Tuesday, November 24, 2009

Homeschool Status Update

As we are just about a third of the way into our experimental "Homeschool in a Global Classroom" year, I thought it worth a status update. On the whole, the team effort of educating Tica and Ian has been a good one. We four have fallen into a routine that seems to work and the kids -- for the most part -- seem to be learning quite a bit. Here is a synopsis of the experiment so far -- Brooke

Scholar working at the dinner table

The All Important Routine

We realized early on that Tica and Ian prefer a routine, so we've gotten into the habit of providing them with a To Do list of daily assignments. They receive it in an email each morning. Putting together the list has the added benefit of forcing the teachers to focus and put together a work day that is balanced, interesting not overly strenuous.

Ben and I have found it worthwhile to split our teaching roles between subjects. He will typically work on math with the kids, while I concentrate on the social sciences. We share teaching responsibilities in science. We also switch or double up roles from time to time as needed, like when one or the other of us goes on a grocery run or needs a sanity break.

The system breaks down a little when we have taken a day or two off. We all have a hard time getting back into the swing of things. The daily lesson plan helps a lot though and, barring any motivational battles, we typically manage to have our school work done before early afternoon.

Field Trip!

We try to work on a regular school schedule, hitting the books five days per week with a two days off on the weekend. We’ll tweak the schedule to allow for special excursions, such as our recent snorkeling/dolphin watching trip to Natewa Bay. Such exceptions are rare though and Ben and I stress learning on those occasions.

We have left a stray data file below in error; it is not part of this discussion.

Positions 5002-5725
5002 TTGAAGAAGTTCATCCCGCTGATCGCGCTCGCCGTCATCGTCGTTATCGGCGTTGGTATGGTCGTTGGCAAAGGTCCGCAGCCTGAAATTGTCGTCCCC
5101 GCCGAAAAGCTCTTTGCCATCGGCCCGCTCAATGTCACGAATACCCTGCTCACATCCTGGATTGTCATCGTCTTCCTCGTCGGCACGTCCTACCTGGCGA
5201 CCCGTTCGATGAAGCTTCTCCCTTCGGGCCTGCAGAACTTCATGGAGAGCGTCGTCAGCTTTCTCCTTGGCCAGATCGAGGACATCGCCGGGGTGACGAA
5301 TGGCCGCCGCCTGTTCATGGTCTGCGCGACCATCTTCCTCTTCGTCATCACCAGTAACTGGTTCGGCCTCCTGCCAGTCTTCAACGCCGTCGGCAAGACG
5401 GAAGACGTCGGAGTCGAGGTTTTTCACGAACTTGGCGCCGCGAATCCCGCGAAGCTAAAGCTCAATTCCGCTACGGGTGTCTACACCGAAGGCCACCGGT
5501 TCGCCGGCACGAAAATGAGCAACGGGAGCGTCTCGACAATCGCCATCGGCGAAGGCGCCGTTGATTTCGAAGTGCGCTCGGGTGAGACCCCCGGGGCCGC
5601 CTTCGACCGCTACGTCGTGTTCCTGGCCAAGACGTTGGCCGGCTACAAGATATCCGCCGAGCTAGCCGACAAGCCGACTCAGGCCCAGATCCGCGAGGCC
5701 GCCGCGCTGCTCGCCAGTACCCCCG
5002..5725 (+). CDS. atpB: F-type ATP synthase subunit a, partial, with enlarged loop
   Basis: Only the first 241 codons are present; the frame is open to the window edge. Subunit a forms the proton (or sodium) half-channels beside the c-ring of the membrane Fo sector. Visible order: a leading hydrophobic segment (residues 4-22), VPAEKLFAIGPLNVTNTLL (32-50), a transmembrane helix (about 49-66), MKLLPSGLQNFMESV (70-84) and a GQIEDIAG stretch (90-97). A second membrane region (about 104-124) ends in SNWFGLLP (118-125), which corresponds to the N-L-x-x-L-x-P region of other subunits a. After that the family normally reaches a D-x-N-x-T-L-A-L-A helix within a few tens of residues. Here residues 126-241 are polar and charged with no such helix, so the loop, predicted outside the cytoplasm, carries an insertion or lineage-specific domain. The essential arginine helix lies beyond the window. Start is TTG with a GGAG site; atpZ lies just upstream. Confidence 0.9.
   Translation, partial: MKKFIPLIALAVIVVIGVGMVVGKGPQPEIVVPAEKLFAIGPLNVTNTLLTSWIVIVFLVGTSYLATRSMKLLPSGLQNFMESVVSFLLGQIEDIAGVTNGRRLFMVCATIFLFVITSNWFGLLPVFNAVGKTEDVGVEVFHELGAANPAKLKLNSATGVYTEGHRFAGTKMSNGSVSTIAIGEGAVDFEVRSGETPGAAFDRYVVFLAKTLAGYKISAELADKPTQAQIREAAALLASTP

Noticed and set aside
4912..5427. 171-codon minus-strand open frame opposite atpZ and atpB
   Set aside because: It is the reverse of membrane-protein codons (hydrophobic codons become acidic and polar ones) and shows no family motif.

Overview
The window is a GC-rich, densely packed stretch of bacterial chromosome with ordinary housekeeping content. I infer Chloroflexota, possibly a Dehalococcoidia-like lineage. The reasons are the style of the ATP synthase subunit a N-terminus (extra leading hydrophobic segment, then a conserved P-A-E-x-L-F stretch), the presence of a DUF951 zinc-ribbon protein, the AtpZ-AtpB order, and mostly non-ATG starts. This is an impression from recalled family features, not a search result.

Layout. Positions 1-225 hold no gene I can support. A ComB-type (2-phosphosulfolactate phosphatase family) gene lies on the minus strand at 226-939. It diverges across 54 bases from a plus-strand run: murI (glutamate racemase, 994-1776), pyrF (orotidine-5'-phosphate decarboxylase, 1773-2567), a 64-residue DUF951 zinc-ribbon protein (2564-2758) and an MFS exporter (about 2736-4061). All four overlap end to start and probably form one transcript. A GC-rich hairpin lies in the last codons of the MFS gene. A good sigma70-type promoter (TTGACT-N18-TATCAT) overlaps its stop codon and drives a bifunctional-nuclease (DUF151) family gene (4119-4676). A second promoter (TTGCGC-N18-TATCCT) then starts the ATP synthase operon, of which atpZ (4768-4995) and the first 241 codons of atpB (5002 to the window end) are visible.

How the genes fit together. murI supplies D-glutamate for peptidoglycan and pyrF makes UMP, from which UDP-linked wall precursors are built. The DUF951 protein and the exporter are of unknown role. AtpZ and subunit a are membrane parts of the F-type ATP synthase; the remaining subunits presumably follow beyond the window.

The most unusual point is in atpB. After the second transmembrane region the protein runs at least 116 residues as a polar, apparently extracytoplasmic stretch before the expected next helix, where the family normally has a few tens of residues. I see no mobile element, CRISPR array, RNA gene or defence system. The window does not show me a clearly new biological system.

We honor the traditional “breaks” in the school year – like Thanksgiving, Christmas, Spring Break, but we are not afraid to change the schedule around to suit our needs and travel realities. For instance, we will likely shorten our Christmas Break a bit so that we can take a few school days off in early January when my brother and family come to visit. The overall goal is to have school at least the same number of days than Tica and Ian’s classmates back home.

The Curriculum

Ian and Tica have learned countless things by just being here in Fiji. We have seen the progress ourselves, particularly in adjusting to “Fiji Time” and the realities of living in a small town with fewer amenities -- like no Pepperidge Farm goldfish crackers. Ben and I nevertheless take the actual homeschooling component of our trip quite seriously – perhaps even too seriously at times. We would rather err on the side of caution though.

Prior to our departure, we had the chance to pick the brains of a number of teacher friends, acquaintances and family members. (Vinaka!) If there one piece of specific advice, it was to stay on top of "maths" as it is referred to here in Fiji. We took this to heart and subscribed to a more traditional curriculum for math than for other subjects.

ALEKS is a Web-based math curriculum, which uses frequent assessments and adaptive questioning to teach math concepts in a curriculum tied to grade level. The course is tailored to include math standards set by school districts in different states, including Washington. Tica and Ian will have to complete a pie chart, the slices corresponding to different types of math (e.g., geometry, fractions, algebra, etc.). He/she can pick the subject to work on but must master certain skills before going on to others, thus assuring that each will have to tackle all slices of the pie at some point. The fourth grade curriculum has an additional segment called Quick Tables, which tests Ian on basic math facts using drills and games.

In order to progress, students are expected to spend at least three hours a week working on ALEKS. We assign 40 minutes of ALEKS per day, which works out to 3 hours, 20 minutes a week, although we usually round up to make each session a little longer. As I write this, Tica has already completed 63 percent of the 6th grade math curriculum. Ian has mastered 65 percent of the fourth grade curriculum. The kids seem to like (okay, tolerate) the interface and the frequent and unannounced assessments give them test-taking practice in addition to assuring their mastery of new math skills. We will continue on to the next year’s curriculum once the kids finish their current lesson plan.